Belt knives at bargain prices

Now and again I come across products that are so useful, and offer such good value for money, that I have to recommend them to my readers.  I don’t get paid or compensated for doing so – that would make it a commercial transaction, rather than a personal recommendation, and I don’t do that here. Fixed-blade knives are usually stronger than folding blades, although that’s not always the case.  There are general-purpose blades, and more specialized ones such as skinning knives used by hunters, fishing filet and bait knives, and so on.  A good general-purpose field knife is a very, very useful tool. 

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A reader weighs in on the Tac Tool debate

Yesterday’s post about the Ka-Bar Tac Tool produced a number of comments and e-mails among those who know about and use such things.  One extended reply was submitted by reader Raven, who agreed to share it with all of us.  Given his background and experience, I found it interesting. My comments are not too well organized but do come from 50 years of manual labor- mechanical, logging, commercial fishing, woodworking etc. Modern life is packed with gadgets- any hobby or vocation is filled with trinkets to part people from their money- newest and best gimmick on the block syndrome- everyone looking

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No word on the smell . . .

I was taken aback (sort of) by reading about a new technique for producing bricks . . . using human urine. The world’s first ‘bio-brick’ made from human urine was unveiled by University of Cape Town (UCT) civil engineering masters student Suzanne Lambert on Wednesday. . . . Dr Dyllon Randall, Lambert’s supervisor and senior lecturer in water quality at UCT, explained that the “bio brick” is created through a natural process called microbial carbonate precipitation. “It’s not unlike the way seashells are formed,” Randall said. Parts of the urine are combined with loose sand and a bacteria to produce an enzyme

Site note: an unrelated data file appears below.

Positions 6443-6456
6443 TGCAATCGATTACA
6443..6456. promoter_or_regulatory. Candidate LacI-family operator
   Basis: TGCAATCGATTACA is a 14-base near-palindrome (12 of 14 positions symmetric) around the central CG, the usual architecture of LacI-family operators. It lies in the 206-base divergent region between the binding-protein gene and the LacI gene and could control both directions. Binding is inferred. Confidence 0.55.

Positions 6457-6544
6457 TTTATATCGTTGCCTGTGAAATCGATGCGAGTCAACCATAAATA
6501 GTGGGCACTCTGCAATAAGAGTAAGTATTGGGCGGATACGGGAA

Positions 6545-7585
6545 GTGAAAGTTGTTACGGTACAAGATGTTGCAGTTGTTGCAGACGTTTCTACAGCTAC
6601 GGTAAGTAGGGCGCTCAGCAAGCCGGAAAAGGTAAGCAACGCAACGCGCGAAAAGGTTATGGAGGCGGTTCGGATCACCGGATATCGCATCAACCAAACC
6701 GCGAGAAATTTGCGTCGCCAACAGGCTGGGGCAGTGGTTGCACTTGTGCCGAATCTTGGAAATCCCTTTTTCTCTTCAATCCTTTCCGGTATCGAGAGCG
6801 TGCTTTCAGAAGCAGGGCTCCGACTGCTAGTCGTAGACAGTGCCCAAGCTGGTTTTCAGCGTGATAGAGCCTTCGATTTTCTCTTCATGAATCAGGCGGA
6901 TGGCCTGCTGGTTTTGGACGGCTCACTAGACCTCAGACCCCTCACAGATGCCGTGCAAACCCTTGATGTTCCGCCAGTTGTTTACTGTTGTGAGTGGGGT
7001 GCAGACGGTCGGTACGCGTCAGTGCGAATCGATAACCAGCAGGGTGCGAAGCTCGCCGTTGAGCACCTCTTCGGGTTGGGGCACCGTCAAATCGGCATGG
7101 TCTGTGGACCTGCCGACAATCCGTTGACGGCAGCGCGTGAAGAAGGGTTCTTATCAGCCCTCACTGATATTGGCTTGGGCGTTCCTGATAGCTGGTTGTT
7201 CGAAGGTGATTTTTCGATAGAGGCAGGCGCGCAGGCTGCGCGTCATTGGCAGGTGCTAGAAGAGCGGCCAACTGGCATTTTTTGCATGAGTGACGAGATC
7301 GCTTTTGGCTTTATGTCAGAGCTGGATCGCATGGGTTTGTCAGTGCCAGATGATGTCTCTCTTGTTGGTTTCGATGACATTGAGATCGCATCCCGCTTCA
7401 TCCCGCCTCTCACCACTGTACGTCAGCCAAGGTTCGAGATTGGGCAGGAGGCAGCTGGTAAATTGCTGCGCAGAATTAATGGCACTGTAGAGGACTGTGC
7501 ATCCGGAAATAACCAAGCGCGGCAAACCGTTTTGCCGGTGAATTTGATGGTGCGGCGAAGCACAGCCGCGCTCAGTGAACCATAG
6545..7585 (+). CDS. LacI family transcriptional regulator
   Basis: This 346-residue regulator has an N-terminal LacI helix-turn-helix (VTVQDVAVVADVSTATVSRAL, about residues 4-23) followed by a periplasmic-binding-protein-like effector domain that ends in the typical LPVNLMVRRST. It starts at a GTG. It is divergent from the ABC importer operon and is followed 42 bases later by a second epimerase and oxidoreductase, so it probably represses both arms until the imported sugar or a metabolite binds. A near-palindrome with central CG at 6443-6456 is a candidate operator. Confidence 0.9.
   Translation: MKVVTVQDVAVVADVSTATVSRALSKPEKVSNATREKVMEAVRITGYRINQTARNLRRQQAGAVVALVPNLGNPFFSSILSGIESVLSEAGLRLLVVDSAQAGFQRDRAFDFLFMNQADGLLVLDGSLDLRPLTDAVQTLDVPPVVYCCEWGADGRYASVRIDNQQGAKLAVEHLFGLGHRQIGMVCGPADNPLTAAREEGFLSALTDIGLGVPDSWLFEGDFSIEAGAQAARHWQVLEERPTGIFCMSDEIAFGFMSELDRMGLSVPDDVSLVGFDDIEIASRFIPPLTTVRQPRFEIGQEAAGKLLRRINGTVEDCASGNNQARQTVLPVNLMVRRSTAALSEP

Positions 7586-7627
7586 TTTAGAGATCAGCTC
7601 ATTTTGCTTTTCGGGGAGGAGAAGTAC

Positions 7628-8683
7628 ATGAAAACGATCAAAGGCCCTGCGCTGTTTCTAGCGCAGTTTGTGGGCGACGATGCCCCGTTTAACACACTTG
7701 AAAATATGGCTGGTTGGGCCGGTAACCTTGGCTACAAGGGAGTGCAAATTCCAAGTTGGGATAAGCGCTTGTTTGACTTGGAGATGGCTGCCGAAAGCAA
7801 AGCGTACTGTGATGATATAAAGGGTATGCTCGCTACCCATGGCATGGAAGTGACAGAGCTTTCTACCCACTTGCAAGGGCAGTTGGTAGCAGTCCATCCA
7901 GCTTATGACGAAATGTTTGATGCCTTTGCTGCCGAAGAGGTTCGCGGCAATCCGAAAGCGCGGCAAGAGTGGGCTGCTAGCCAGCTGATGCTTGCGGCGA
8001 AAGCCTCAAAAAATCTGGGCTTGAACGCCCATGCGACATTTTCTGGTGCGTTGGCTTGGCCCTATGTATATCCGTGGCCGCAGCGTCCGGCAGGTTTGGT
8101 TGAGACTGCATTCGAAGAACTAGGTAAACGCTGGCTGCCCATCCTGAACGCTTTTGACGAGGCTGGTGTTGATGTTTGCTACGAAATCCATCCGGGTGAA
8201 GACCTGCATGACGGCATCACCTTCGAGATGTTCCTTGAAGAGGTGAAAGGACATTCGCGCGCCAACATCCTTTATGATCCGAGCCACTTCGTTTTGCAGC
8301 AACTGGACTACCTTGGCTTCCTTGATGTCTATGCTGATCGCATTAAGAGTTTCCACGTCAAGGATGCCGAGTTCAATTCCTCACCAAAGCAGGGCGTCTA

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Bombing a forest fire?

I hadn’t heard of aircraft bombing a forest fire to stop it spreading and help put it out, but the tactic was used in Sweden this week, apparently with some success. … on Jul. 25, a Gripen dropped a 500-lb GBU-12 Laser Guided Bomb from 3.000 meters in an attempt to cut fire affecting Älvdalen’s shooting range, a military range where unexploded ammunition and difficult terrain made conventional extinguishing methods not sufficient. The Swedish pilot dropped the GBU-12 so that the bomb would cut the fire at a certain distance from the impact point: a fire requires oxygen, heat and fuel. The explosion

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Zeroing a rifle for Maximum Point-Blank Range (MPBR)

Blue Collar Prepping has an interesting article about how to do this.  It goes into more detail, and greater complexity, than the usual approach to determining MPBR, but it does so in a useful way and is well explained.  Recommended reading for rifle shooters, whether novice or experienced. If you haven’t run into the concept before, here are a few articles explaining it: What is “Maximum Point Blank Range” Hunting? Maximum point-blank range Understanding MPBR For Better Shooting Learn Your Maximum Point-Blank Range Peter

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Another interesting military application for drones

Last year, I wrote about the early days of mine detecting vehicles in Rhodesia and South Africa, of which I had a certain amount of personal experience.  They progressed from looking for metallic land mines, to using ground-penetrating radar to look for the holes dug to take them (which allowed them to look for plastic or wood mines as well). Now the same approach appears to offer promise when adapted to small, low-cost drone aircraft. Most civilized nations ban the use of landmines because they kill indiscriminately, and for years after they are planted. However, they are still used in many places

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